The 3 Best Things Ever Said to Me by a Health Care Provider
This is another personal post reflecting on my experience with the health care system.
Interestingly, and thankfully, in hindsight, all three of the things said to me below were in times of crisis –times when something said to me really mattered. Again, in hindsight, it was really nice to realize that when I needed kind, important words, I got them. I don’t want to imply that this is language that all physicians and/or nurses should use with their patients –this isn’t a risk management/best practices post. These are just my own reflections, meant to be an insight into critical times and how what one person says can really make a difference and how it can and will be remembered for a long time to come.
1. “Hi Katie. It’s Dr. F. I got the results of your ultrasound. DON’T WORRY. Call me when you get in and we can talk about it.”
This was a voice mail message left on my work phone before I had gotten in to work the day after my 20 week ultrasound with Owen. (The ultrasound where he was diagnosed with a multicystic kidney.) The confidence, authority and conviction with which she said, “Don’t Worry,” was exactly what I needed at that moment. It was so sincere that I didn’t question it and it got me through. It re-framed my fear and it settled me.
I also liked that she said, “we can talk about it.” This said to me that she was available not only for information, but for support, and that she was open to our conversation going wherever I needed it to go.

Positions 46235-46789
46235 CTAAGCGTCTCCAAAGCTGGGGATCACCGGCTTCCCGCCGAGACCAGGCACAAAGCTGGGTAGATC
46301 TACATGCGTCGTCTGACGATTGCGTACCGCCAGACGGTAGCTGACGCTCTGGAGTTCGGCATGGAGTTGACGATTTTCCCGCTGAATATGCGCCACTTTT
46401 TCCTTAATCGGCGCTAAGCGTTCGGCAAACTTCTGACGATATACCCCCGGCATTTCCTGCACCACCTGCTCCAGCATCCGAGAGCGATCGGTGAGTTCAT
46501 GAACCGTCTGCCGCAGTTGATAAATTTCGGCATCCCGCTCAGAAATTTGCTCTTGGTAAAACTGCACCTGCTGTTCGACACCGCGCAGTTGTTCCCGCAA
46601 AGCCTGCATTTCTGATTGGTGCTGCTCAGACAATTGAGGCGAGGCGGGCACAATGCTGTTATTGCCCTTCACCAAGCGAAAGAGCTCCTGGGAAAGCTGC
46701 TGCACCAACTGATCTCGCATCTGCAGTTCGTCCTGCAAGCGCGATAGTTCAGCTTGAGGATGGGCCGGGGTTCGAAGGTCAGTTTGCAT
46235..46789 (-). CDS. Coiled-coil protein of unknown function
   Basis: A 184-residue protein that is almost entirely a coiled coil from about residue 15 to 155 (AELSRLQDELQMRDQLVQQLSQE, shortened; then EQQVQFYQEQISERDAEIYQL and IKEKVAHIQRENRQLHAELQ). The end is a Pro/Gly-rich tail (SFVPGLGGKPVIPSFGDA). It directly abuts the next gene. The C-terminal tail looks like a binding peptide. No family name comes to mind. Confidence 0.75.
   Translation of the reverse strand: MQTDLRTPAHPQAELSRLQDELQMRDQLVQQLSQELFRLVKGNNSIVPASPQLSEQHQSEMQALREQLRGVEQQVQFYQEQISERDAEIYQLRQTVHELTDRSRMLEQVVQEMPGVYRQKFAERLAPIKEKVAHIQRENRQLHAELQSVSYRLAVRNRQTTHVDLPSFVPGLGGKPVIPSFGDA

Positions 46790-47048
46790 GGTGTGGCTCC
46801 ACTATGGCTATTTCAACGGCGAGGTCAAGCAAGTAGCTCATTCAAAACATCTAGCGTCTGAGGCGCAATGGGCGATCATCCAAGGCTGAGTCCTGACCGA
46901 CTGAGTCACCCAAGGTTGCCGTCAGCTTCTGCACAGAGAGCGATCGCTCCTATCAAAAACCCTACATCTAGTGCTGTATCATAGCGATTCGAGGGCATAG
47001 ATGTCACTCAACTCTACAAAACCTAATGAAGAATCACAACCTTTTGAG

2. “Look around. Your son is a ROCK STAR. He’s over 8 pounds and you will be leaving here with your son. Many parents here aren’t that lucky.”
This was said to me by Owen’s NICU nurse shortly after he arrived by ambulance from the hospital he was delivered at and where he was also diagnosed with Tracheal Esophageal Fistula. I was standing there, speechless, just looking at him shell-shocked. I don’t think I had even said more than “Hi” to the nurse after I arrived. But her ability to sense my numbness and disconnect from the rest of the world, and her ability to reconnect me with reality and perspective in the situation was a god-send. It always helps to gain perspective.
3. “We are talking about the possibility of having to put Owen on a ventilator. THIS IS NOT THE HOSPITAL YOU WANT TO BE AT.”
This was said to me when Owen ended up at our local hospital (not our local children’s hospital where Owen has all of his specialists) when he got so sick so fast with RSV, the flu and pneumonia and I wanted him seen immediately, so we took him to our nearest hospital. It was clear from the moment we arrived in the ER that this hospital was not made for children in any way, shape or form. It became most clear to me when a nurse was snipping a nasal cannula small enough to fit in Owen’s nose.
After 48 hours in this hospital watching everyone doing their best to try and treat our son with clearly second-rate supplies and medical equipment, and seeing him spiral down, the hospitalist treating our son pulled me aside and confessed her limitations in this situation and expressed that there were better options close by. She didn’t have to tell me twice. I immediately asked her to get us a bed at Owen’s hospital. She did and arranged for an ambulance transport with the children’s hospital’s transport team. I will be forever grateful to her for her humility and her ability to set aside her ego and her facility’s short-comings for the benefit of my child.
Owen is older now and doing great. Despite this, all of these memories are still close by, always in my rear view mirror. It doesn’t take much to take me back there. All of these moments were profound and life-changing, and thankfully, we had caregivers who realized this and knew that their job was not only to get Owen through this, but to get me through this, too.